Government Rulings on Closed Captioning
FCC Regulations for IP Captioning
On January 13, 2012, the FCC released a Report and Order adopting rules for closed captioning of video programming delivered using Internet protocol (the “IP closed captioning rules”). These new closed captioning rules were published in the Federal Register on March 30, 2012, and will generally become effective 30 days later, on April 30, 2012.
The IP closed captioning rules apply to non-exempt full-length programming and will be implemented according to the following schedule:
- Pre-recorded programming that is not edited for Internet distribution must be captioned if it is shown on television with captions on or after September 30, 2012.
- Pre-recorded programming that is edited for Internet distribution must be captioned if it is shown on television with captions on or after September 30, 2013.
- Live and near-live programming must be captioned if it is shown on television with captions on or after March 30, 2013. Near-live programming is video programming that is performed and recorded less than 24 hours prior to the time it was first shown on television.
- Programming that is already in the video programming distributor's or provider's library before it is shown on television with captions must be captioned:
- Within 45 days after it is shown on television with captions on or after March 30, 2014 and before March 30, 2015
- Within 30 days after it is shown on television with captions on or after March 30, 2015 and before March 30, 2016
- Within 15 days after it is shown on television with captions on or after March 30, 2016
To see the actual FCC web captioning regulations, click below:
For more information about our software aimed at web closed captioning, see our WebPlus page.
The process to add closed captioning to web files is called e-captioning. Continue reading below to see how CPC's closed captioning software and closed captioning services can help you meet the new web closed captioning regulations.
Access to emerging Internet Protocol-based communication and video programming technologies
Track the Legislative Progress of H.R. 6320, the "Twenty-first Century Communications and Video Accessibility Act of 2008"
H.R.6320 was introduced June 19, 2008 by Reps. Edward J. Markey (D-MA-7) and Heather Wilson (R-NM-1) to ensure that individuals with disabilities have access to emerging Internet Protocol-based communication and video programming technologies in the 21st Century.
fining stations over caption lapse
By Frank Ahrens
Washington Post Staff Writer
Friday, May 27, 2005; Page E02
For details click on FCC Fining Stations Over Caption Lapse.
Communications Commission has proposed fining three Washington area
television stations for failing to provide adequate closed-caption
information for hearing-impaired viewers during a tornado watch in May
NBC-owned WRC (Channel 4), ABC affiliate WJLA (Channel 7) and Fox-owned WTTG (Channel 5) face proposed fines totaling $40,000, the FCC said yesterday.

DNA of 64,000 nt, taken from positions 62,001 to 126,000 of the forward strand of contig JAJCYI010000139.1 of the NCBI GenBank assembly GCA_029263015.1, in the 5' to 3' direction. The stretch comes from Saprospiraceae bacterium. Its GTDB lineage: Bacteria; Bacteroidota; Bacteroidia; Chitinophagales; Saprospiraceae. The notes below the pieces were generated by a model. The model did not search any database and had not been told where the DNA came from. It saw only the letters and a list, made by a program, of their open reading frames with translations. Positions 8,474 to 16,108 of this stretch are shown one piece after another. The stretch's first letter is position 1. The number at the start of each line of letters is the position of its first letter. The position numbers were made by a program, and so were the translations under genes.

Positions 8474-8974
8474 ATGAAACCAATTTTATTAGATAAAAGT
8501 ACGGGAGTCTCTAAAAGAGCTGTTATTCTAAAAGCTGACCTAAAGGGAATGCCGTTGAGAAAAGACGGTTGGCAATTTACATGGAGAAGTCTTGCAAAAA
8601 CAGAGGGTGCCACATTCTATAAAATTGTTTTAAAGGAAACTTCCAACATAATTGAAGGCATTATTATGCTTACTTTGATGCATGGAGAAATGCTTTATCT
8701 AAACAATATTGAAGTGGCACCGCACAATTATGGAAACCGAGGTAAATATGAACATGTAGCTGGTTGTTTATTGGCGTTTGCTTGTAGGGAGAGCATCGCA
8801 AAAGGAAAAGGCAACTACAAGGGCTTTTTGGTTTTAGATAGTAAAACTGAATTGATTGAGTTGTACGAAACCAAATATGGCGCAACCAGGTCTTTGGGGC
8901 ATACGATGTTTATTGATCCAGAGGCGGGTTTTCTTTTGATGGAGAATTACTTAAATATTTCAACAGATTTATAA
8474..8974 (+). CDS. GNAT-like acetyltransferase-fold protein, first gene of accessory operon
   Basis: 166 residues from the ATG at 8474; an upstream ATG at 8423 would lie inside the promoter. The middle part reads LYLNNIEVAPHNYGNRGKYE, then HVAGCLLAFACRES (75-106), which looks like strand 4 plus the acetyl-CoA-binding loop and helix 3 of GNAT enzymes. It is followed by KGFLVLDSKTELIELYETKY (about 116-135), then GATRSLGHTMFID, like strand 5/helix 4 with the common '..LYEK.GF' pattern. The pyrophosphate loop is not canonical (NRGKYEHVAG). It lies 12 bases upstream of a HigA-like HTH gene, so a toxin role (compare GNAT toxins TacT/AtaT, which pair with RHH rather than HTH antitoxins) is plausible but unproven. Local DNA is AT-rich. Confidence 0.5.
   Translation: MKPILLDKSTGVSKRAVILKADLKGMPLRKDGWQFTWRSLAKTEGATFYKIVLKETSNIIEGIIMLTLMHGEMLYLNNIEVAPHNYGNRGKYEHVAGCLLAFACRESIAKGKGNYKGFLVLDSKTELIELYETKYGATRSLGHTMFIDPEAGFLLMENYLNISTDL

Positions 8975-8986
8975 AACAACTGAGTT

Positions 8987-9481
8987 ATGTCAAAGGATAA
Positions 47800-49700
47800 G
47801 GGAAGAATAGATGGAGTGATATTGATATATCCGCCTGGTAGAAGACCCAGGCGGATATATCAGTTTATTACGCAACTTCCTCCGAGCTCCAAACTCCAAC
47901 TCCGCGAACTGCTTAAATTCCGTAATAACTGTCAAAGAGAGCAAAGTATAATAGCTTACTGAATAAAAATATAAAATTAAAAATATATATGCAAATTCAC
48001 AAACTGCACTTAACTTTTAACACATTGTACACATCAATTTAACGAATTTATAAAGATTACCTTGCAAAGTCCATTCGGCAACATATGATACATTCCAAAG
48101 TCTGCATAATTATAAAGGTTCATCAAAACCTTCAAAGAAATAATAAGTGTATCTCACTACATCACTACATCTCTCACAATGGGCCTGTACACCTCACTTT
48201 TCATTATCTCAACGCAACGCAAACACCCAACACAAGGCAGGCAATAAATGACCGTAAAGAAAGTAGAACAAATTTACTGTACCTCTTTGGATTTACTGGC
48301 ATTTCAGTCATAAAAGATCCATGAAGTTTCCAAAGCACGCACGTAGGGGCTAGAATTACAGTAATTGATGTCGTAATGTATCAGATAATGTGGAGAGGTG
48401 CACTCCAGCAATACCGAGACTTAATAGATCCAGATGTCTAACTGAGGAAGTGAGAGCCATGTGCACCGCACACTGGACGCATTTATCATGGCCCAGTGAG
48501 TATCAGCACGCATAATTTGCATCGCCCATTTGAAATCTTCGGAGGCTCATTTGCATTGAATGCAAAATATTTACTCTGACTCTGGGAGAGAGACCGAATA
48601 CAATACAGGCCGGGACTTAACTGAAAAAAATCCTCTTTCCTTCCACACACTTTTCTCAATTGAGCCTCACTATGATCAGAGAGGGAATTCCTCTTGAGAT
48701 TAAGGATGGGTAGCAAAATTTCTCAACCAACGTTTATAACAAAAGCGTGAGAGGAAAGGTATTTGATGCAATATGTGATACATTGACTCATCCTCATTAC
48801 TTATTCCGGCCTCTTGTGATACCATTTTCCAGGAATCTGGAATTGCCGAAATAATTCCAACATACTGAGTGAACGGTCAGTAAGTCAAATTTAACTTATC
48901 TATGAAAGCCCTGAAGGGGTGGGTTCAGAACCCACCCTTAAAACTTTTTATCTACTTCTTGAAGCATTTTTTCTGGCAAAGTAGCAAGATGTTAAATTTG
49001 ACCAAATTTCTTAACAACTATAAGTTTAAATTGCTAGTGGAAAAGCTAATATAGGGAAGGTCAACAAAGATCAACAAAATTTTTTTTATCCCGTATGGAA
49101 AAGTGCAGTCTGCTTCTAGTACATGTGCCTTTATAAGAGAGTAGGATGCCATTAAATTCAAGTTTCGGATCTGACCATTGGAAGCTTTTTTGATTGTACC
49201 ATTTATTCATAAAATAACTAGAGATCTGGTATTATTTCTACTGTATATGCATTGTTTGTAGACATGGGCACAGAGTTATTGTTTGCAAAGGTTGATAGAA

thunderstorms and tornado conditions bore down on Washington on May
25, 2004, local weather broadcasters told viewers in certain areas
they should take cover but failed to relay the same information in
closed captions, the FCC reported. Under federal law, broadcasters are
required to provide emergency information in both audio and visual
form, whether by closed captioning or a similar presentation.
One viewer wrote to the FCC: "[Fox] cut into the screen during 'American Idol' for news about the weather. From this visual (with no captions), it look[ed] like the bad weather might be in Maryland. I was totally confused."
The FCC investigation found that, at 9:02 p.m., WRC meteorologist Bob Ryan told viewers to move away from windows and toward a bathroom or basement if they sensed high winds but failed to provide the information in any visual form.
An $8,000 fine is proposed against WJLA, which failed to display closed-caption information during one storm report. The other stations each face $16,000 fines because they each failed to provide the closed captioning during two reports.
The stations can appeal the fines.
pieces of state and federal legislation form the guiding framework
for accessibility compliance in a distance education setting. This
body of law includes real-time and delayed captioning of courses
delivered live to students at a distance.
1973 Section 504 of
the Rehabilitation Act (Section 504) -
The section mandates
that the colleges must not discriminate in the recruitment,
admission, or treatment of any students with disabilities and
provide equal opportunity to participate in and benefit from any
services or programs that are offered. Providing aural information
through real-time or live, captioning of distance education meets
the mandate of Section 504.
1990 Americans with
Disabilities Act (ADA) -
The Office for Civil
Rights (OCR) enforcement of the ADA has focused on three areas:
timeliness of delivery, accuracy of translation, and provision in a
manner and medium appropriate to the significance of the message and
the abilities of the individual with the disability. Live captioning
of courses meets the ADA‟s mandate for “timeliness of delivery.”
1995 Title 5
California Code of Regulations –
secondary institutions that receive funding from the State of
California to provide accessibility for distance education courses.
Government Code 11135 – Discrimination. California Senate Bill 105
which strengthens compliance regardless of federal funding to “…meet
the protections and prohibitions contained in Section 202 of the
Americans with Disabilities Act of 1990” has been incorporated into
California Government Code 11135.
Section 508 of the
Rehabilitation Act of 1973 (amended 1998) provides distinct
standards for web accessibility compliance.
For details, click on